Stephen:

Here’s the thing. This is very important to remember. We talk a lot about David Graeber, the noted anthropologist, and he always said that a bureaucracy of violence causes a dead zone of imagination. So, how do you respond to that in journalism? With journalism, you have to be creative. And that means that you have to turn on the creative juices to make it work. You can’t hold police accountable through the normal standard practices of journalism. When we were creating the Police Accountability Report, we had to turn everything on its head and say, “Look, we can’t approach this. We’re talking about a huge, massive, indifferent bureaucracy that really in places where it takes root, places like our own city, we see how it affects the psychology of the community.” And in that case, we had to respond in kind.

We had to be where we create this so-called Dead Zone, as David Graeber said, we had to create a zone of creativity where we take a show and formulate it and say, “We’re not going to do the traditional journalism. I’m going to stand outside like a real…” Well, what am I going to say? I’m going to stand outside a lot, and I’m going to develop a persona around that. You are going to have your rants where you provide context, but also emotion because this is emotional for people. A lot of people love Eric. And it’s not just a simple thing we’re just reporting. We are engaged to the point where we feel the emotion, people. And I think one of my favorite things about the show is your rant at the end, which you’ll be doing today, which you have a great one coming up.

Taya:

Thank you.

Stephen:

Which no other person I ever know in journalists can do the way you do it, but you connect to the emotions of this problem. The people that we talk to, like Eric, their lives are turned upside down. And let’s remember that Eric started his protests against the mistreatment of homeless people in Denver.

Taya:

Yes.

Stephen:

So, we’ve responded in a way that I think we match. We want to be more creative than the people that are doing the bad deeds and the bad governance. Bad governance makes you less creative, but we’re going to be more creative. And that’s where this show came from, was like a fountain of creativity between me and you, and our audience, and Noli D and Lacy R, and Tom, and Laura, and people, all these people. Eric, Otto…

Taya:

And all the people that we met along the way, Otto, and Blind Justice, and so many others.

Stephen:

It’s a tradition in all movements of social justice to be more creative and to think of ways and new ways to fight power that is entrenched, and otherwise, it’s anti-creative. There’s nothing more anti-creative than policing in America the way it’s constituted. And in many ways, it seems to respond to complex social problems with simplified forms of bureaucratic violence. Well, we responded to that, and that’s where the Police Accountability Report came from.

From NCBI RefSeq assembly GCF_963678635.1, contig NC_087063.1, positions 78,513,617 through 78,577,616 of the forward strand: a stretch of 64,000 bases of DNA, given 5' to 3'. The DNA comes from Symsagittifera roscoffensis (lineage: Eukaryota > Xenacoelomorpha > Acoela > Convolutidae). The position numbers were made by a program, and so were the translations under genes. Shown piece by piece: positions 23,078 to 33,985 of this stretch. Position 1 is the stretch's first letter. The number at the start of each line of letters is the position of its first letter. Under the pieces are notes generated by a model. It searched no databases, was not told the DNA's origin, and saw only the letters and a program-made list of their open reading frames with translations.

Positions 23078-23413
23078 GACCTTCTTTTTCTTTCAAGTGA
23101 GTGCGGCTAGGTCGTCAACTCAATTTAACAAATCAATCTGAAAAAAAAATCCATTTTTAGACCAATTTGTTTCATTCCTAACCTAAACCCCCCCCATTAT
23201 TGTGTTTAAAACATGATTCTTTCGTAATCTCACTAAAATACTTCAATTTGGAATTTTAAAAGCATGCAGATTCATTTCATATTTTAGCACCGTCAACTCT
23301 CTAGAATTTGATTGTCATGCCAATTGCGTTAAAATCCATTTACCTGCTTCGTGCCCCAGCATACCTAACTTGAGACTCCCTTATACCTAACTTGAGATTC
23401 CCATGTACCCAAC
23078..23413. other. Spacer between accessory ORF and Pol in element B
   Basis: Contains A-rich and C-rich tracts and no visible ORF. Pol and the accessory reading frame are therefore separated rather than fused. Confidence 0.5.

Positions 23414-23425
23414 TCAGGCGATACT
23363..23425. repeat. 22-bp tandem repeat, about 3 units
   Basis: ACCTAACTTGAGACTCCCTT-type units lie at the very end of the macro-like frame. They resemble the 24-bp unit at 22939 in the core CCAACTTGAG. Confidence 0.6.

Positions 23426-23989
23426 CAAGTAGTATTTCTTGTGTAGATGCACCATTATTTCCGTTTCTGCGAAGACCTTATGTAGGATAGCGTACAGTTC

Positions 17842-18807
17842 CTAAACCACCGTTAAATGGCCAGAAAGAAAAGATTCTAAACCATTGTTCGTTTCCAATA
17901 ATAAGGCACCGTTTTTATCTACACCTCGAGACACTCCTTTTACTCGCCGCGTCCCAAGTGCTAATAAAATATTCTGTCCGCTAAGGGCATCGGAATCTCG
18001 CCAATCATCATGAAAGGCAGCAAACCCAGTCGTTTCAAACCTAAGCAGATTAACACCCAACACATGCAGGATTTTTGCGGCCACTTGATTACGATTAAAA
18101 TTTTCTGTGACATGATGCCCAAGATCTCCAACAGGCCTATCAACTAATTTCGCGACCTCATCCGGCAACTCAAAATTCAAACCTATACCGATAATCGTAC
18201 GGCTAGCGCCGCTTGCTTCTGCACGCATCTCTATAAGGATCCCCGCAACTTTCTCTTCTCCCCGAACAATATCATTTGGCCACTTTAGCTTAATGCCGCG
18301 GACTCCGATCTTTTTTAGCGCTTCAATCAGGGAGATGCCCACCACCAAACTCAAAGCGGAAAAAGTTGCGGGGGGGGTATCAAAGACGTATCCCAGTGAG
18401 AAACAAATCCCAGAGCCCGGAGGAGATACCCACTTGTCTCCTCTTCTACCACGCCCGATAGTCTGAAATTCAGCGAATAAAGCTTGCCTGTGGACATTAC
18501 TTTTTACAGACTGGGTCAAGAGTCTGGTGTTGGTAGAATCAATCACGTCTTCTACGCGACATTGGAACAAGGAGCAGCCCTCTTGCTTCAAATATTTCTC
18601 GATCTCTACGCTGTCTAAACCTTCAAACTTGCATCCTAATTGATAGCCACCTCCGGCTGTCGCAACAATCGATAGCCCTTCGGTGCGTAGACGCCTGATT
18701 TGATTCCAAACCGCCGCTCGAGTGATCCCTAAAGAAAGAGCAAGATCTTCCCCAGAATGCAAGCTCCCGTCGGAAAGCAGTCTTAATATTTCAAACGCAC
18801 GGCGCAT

Taya:

And I think that’s actually a perfect segue as I’m putting up some little comments up here.

Stephen:

Cool.

Taya:

A perfect segue to start rolling out our guests.

Stephen:

Please do.

Taya:

And I am so excited about this particular group because, as I said before, they are collection of independent YouTube activists, copwatchers, First Amendment activists, or whatever you want to call those who have simply made a difference, and not just a difference in my life or our show, but the people they have helped by telling their stories. Stephen, we often describe our show as the reverse cops.

Stephen:

Yes.

Taya:

And I’m sure you all know that that’s the infamous Fox show that tells of American law enforcement’s absolute fixation on the working class from the perspective of cops exclusively. And I would say we try to do the opposite. And I would say all our guests do the opposite. They center the victim, not turn people into victims like a show like COPS does.

But let’s get started with our first guest and just one more housekeeping note, our hope for this, our hope for our celebration of our fifth year, we’re going to thank all of our patrons at the end, patrons past, present, and future, we’re going to thank them all, and I hope you’ll bear with me, to hear me thank you personally at the end.